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The term semi-democracy is used to refer to a state that shares both democratic and authoritarian features.[1]

The term "semi-democratic" is reserved for stable regimes that combine democratic and authoritarian elements.[2][3]

See also[edit]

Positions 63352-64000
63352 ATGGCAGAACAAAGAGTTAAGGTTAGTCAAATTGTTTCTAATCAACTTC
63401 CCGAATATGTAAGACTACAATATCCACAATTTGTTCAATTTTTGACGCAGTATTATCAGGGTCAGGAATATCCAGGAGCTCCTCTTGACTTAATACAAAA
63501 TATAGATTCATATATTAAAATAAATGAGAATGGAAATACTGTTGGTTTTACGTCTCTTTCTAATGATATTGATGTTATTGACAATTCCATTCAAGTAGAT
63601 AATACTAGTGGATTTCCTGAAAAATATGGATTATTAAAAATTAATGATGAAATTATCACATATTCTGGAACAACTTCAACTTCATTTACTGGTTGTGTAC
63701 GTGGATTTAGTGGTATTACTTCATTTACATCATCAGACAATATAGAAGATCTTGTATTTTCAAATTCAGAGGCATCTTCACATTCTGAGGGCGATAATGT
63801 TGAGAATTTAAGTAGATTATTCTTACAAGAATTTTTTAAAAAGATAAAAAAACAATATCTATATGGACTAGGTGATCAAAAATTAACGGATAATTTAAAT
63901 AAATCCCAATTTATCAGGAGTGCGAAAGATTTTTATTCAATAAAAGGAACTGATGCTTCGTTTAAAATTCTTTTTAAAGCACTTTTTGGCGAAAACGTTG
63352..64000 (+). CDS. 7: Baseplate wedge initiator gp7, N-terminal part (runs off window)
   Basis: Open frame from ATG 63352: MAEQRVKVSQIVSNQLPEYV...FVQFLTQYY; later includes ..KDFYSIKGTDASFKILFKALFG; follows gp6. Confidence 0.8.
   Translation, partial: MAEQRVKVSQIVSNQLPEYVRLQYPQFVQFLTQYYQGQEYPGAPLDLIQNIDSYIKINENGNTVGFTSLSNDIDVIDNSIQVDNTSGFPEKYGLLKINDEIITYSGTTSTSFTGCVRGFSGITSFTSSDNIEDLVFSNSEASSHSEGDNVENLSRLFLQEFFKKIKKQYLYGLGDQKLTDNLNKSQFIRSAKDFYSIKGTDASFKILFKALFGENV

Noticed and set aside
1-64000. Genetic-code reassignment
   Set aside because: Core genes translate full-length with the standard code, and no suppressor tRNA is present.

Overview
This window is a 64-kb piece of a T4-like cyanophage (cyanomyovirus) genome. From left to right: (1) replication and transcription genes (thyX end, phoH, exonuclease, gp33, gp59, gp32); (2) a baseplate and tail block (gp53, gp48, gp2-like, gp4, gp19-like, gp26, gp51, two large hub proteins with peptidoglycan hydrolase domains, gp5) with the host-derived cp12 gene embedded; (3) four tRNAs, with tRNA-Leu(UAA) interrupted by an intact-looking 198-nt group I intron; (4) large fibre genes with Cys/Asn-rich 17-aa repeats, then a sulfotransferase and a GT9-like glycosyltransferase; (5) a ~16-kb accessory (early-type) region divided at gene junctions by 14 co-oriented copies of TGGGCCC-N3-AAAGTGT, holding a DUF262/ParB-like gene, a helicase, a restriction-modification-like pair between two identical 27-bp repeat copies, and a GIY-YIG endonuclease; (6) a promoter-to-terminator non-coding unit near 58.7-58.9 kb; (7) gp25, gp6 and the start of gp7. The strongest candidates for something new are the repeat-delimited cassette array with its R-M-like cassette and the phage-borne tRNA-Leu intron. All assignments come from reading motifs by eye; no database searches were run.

1. ^ Carroll Quigley (1983). Weapons systems and political stability: a history. University Press of America. p. 307. ISBN 978-0-8191-2947-5. Retrieved 20 May 2013.
  2. ^ Montesquieu, Spirit of the Laws, Bk. II, ch. 2–3.
  3. ^ William R. Everdell. The End of Kings: A History of Republics and Republicans. University of Chicago Press, 2000.